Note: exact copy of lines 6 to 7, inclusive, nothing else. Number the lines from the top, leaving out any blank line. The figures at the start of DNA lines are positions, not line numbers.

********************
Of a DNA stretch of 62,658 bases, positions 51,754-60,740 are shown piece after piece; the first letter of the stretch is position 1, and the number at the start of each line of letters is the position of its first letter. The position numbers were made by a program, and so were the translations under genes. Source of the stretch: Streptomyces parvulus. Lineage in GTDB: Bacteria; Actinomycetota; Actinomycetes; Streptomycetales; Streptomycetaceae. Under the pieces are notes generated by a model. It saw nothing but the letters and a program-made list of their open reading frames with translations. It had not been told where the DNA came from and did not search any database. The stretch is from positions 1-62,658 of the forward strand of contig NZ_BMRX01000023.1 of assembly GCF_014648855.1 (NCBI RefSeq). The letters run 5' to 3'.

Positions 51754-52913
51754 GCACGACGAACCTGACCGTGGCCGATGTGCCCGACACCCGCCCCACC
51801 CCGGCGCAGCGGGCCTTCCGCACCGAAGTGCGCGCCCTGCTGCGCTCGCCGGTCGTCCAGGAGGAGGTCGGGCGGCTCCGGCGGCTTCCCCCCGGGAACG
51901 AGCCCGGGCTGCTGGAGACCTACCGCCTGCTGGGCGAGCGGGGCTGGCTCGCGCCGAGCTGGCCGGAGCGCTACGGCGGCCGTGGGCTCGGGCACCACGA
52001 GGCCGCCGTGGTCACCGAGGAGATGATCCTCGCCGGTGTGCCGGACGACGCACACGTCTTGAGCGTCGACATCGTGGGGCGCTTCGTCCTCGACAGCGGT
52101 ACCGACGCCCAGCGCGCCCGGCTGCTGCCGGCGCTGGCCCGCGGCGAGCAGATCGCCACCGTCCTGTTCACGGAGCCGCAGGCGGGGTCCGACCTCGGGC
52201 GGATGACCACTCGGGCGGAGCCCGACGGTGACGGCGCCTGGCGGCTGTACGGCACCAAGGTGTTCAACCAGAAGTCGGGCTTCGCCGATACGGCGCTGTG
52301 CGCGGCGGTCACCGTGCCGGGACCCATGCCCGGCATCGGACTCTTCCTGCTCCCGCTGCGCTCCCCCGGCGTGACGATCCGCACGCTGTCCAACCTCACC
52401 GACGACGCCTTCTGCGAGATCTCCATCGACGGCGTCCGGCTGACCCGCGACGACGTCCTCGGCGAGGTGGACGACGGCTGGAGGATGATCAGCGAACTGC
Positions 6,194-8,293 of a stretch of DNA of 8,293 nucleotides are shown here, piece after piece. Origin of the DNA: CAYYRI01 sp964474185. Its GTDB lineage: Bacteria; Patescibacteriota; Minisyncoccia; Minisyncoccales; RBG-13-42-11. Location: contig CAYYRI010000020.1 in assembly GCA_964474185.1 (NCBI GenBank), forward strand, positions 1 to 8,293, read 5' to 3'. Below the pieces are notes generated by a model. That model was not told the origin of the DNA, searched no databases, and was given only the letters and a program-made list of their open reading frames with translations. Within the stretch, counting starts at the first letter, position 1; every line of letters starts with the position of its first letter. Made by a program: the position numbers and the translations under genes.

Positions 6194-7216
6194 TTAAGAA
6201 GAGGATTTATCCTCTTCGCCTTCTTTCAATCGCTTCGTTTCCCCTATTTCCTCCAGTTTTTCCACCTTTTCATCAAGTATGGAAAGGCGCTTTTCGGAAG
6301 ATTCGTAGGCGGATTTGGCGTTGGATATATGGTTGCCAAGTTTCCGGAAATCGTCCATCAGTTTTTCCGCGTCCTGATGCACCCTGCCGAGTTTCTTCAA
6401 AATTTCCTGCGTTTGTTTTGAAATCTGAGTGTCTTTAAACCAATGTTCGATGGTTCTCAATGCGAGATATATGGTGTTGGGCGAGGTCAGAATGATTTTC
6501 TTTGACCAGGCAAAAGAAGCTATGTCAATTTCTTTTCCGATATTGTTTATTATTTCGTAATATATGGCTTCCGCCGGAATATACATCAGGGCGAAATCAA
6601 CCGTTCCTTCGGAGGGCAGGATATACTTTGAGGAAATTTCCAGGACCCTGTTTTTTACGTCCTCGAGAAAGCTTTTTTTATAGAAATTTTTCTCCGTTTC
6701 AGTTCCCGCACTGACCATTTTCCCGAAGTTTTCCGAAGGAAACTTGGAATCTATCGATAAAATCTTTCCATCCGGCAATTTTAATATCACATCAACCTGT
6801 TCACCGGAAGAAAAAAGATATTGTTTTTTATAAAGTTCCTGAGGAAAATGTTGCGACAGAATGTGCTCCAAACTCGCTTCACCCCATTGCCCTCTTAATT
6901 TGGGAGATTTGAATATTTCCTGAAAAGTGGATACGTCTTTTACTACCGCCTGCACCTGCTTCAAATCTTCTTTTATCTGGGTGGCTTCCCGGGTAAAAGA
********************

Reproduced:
52001 GGCCGCCGTGGTCACCGAGGAGATGATCCTCGCCGGTGTGCCGGACGACGCACACGTCTTGAGCGTCGACATCGTGGGGCGCTTCGTCCTCGACAGCGGT
52101 ACCGACGCCCAGCGCGCCCGGCTGCTGCCGGCGCTGGCCCGCGGCGAGCAGATCGCCACCGTCCTGTTCACGGAGCCGCAGGCGGGGTCCGACCTCGGGC